Background: Tungiasis is highly prevalent in low-and middle-income countries but remains often under diagnosed and untreated eventually leading to chronic sequels. The objective of the study was to assess whether tungiasis-associated inflammation can be detected and quantified by high-resolution infrared thermography (HRIT) and whether after removal of the parasite inflammation resolves rapidly.
Methods: Patients with tungiasis were identified through active case finding. Clinical examination, staging, and thermal imaging as well as conventional photography were performed. In exemplary cases, the embedded sandfly was extracted and regression of inflammation was assessed by thermal imaging 4 days after extraction.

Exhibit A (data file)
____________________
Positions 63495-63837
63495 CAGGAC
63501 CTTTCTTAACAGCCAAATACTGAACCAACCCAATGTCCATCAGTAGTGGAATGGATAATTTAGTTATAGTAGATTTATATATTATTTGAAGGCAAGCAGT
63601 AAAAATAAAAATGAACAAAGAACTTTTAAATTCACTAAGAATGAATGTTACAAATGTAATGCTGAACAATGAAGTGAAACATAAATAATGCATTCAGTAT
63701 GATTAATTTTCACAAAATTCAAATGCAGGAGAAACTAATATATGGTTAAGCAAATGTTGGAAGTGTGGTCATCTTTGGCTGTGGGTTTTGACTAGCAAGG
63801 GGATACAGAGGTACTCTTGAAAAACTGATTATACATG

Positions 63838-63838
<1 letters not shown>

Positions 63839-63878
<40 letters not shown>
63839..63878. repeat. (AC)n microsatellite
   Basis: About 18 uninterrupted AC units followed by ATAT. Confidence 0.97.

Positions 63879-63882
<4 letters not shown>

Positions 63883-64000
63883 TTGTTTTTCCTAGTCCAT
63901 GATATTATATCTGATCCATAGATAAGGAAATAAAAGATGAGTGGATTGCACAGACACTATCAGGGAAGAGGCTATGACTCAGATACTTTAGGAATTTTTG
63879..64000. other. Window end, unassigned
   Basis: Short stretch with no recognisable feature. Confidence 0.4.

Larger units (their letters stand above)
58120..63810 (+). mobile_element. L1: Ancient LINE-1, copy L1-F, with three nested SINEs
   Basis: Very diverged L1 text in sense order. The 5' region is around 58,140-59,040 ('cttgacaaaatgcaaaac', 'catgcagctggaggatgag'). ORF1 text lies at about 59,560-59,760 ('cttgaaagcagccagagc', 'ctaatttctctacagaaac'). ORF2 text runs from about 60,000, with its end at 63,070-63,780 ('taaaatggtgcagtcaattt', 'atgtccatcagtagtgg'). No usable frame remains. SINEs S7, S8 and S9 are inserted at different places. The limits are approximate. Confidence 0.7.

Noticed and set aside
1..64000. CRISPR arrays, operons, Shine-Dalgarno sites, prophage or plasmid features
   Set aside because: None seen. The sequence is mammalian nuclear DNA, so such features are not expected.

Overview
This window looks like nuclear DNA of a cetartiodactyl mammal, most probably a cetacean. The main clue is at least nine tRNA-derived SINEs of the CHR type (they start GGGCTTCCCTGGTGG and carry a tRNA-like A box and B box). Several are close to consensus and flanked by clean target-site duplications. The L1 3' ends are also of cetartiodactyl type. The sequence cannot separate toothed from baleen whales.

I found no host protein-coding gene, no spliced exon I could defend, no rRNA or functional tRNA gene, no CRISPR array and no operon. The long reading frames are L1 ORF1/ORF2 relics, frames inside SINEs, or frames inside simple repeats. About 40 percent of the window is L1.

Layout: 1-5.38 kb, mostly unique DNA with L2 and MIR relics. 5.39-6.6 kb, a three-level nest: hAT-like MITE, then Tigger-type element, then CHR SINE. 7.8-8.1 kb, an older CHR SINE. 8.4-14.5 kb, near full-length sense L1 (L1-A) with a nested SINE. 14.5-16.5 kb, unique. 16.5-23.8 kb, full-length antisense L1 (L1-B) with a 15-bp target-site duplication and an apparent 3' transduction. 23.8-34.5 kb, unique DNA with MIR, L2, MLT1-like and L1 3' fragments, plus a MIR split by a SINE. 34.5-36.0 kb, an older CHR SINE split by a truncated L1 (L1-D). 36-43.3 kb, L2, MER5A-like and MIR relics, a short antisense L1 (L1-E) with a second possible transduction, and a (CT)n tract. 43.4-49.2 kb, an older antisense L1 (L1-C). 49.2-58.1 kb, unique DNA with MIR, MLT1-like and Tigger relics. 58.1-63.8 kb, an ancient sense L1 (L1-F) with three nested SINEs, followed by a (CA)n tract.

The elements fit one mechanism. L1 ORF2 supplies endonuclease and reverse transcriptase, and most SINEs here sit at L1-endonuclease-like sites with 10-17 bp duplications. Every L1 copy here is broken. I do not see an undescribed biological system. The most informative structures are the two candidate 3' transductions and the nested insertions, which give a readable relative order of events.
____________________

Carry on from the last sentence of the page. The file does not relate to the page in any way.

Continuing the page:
Results: The median perilesional temperature was significantly higher than the median temperature of the affected foot (rho = 0.480, p = 0.003). Median perilesional temperature measured by high-resolution infrared thermography was positively associated with the degree of pain (rho = 0.395, p <0.017) and semi-quantitative scores for acute (rho = 0.380, p <0.022) and chronic (rho = 0.337, p <0.044) clinical pathology. Four days after surgical extraction, inflammation and hyperthermia of the affected area regressed significantly (rho = 0.457, p = 0.005). In single cases, when clinical examination was difficult, lesions were identified through HRIT.
Conclusion: We proved that HRIT is a useful tool to assess tungiasis-associated morbidity as well as regression of clinical pathology after treatment. Additionally, HRIT might help to diagnose hidden and atypical manifestations of tungiasis. Our findings, although still preliminary, suggest that HRIT could be used for a range of infectious skin diseases prevalent in the tropics.